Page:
The "morning after" pill: Contraception or abortifacient? PDF Print E-mail

by Terry Schlossberg

Presbyterians often ask us about contraception. Our answer is first of all related to the matter of whether what is categorized under the heading is truly contraceptive. The term "contraceptive" means prevention of fertilization. Contraception is an intentional barrier between the sperm and the ovum which prevents their union and the formation of a new human life. Methods which serve to prevent the birth of a live baby are not contraceptives. They are abortifacients. Like other methods of abortion, they end the life of a developing child in the womb.

In some cases, the way in which a device or drug works which is intended as a contraceptive has been a mystery. Only after the IUD (interuterine device) was on the market for a number of years was it found to be abortifacient in effect.

There is still debate in the medical community over exactly how contraceptive pills work and whether they are truly contraceptive or instead act to prevent the fertilized ovum from implanting in the wall of the uterus.

The "morning after" pill has been in the news recently, and is very often erroneously referred to as a contraceptive drug. One prominent newspaper account described the effect of the drug as preventing fertilization. Advocates often tout the drug as a method of reducing abortions.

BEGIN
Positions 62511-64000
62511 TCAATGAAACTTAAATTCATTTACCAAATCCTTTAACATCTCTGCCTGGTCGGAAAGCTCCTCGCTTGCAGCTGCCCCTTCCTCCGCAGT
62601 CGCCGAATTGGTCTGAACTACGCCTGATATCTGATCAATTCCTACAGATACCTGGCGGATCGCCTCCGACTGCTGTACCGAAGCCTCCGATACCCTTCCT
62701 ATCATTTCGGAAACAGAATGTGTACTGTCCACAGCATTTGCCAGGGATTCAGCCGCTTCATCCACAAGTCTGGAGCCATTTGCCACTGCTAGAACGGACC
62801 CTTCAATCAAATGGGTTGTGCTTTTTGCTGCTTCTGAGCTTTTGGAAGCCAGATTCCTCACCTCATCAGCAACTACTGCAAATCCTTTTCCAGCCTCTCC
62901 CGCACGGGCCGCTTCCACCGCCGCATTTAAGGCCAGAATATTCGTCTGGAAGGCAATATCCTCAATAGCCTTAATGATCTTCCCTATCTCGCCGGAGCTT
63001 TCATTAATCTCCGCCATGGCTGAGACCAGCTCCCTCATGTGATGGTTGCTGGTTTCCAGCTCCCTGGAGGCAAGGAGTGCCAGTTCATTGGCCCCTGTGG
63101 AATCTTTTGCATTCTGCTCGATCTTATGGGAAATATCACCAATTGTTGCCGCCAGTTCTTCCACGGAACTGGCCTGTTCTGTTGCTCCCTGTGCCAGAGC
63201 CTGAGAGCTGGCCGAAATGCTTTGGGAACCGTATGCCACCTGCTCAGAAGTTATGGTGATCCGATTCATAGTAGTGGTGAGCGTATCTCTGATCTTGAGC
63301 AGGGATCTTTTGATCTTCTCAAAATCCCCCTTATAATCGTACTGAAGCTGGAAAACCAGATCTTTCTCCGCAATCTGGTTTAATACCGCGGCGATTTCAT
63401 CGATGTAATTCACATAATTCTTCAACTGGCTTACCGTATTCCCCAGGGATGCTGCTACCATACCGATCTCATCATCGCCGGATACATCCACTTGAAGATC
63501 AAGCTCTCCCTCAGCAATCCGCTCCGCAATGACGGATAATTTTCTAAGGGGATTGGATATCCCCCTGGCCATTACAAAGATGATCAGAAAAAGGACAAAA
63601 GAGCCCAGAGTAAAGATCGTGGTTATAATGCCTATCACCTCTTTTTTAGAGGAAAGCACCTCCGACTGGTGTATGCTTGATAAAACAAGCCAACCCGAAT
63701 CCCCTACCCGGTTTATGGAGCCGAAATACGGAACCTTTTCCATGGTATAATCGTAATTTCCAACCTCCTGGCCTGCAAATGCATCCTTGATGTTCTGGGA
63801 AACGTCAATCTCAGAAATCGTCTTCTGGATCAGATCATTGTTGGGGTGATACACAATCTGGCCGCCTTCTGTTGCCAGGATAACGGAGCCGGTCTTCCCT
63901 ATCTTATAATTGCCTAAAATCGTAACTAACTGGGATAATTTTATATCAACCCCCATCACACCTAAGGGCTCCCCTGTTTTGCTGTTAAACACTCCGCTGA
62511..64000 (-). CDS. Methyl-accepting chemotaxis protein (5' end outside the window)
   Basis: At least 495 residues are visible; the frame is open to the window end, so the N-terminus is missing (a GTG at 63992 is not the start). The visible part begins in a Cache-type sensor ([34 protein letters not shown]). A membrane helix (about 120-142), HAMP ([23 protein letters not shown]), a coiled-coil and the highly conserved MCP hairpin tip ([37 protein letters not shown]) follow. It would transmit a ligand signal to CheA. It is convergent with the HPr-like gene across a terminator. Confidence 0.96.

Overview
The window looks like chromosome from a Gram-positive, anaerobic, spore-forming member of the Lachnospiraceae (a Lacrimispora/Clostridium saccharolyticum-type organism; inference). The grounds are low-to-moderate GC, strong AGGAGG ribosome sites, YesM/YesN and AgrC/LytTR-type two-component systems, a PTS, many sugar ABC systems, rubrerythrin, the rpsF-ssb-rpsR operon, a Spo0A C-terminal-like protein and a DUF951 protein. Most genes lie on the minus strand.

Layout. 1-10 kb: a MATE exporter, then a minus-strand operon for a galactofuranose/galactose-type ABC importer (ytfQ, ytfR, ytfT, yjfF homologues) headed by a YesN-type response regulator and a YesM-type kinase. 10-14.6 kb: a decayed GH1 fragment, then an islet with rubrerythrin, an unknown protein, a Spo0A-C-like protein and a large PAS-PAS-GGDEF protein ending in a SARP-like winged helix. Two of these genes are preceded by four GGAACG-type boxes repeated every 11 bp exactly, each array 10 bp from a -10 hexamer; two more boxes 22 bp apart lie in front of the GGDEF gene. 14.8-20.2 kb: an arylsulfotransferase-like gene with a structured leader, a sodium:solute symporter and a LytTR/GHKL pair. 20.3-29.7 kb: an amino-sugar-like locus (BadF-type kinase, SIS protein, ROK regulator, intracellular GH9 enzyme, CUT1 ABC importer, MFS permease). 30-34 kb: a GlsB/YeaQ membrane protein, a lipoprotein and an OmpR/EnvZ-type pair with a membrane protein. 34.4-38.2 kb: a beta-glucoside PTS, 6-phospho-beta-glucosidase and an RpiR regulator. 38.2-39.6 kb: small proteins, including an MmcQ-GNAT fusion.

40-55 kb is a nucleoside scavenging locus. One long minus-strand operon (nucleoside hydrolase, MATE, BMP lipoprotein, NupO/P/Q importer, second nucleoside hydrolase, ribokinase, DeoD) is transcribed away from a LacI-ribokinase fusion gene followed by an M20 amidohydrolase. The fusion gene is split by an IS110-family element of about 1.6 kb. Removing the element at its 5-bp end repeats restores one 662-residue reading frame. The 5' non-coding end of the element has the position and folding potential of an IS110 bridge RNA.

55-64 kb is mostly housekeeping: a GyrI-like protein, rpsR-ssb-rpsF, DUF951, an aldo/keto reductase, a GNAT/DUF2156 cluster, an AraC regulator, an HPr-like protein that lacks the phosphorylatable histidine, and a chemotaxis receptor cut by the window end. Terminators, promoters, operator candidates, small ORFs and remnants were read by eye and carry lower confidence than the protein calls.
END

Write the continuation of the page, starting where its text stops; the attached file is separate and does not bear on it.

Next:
Obstetrician and gynecologist Dr. William J. Hogan writes,

When a woman's egg is fertilized in the fallopian tube, she is pregnant. Five to seven days after fertilization, the new human being arrives in the cavity of the uterus and implants there. When the "morning after" pill blocks implantation, its action is "de facto" abortifacient. Therefore, it does not reduce the number of abortions but increases it.

Contraceptives are used in preparation for intercourse in an effort to prevent union of sperm with egg. It takes only a short time for sperm to reach an ovum if it is waiting in the fallopian tube ovum--usually no more than several hours following ejaculation. The "morning after" pill--as the name implies--is intended to be taken only after intercourse occurs. That is why the "morning after" pill certainly increases rather than reduces the incidence of abortion.



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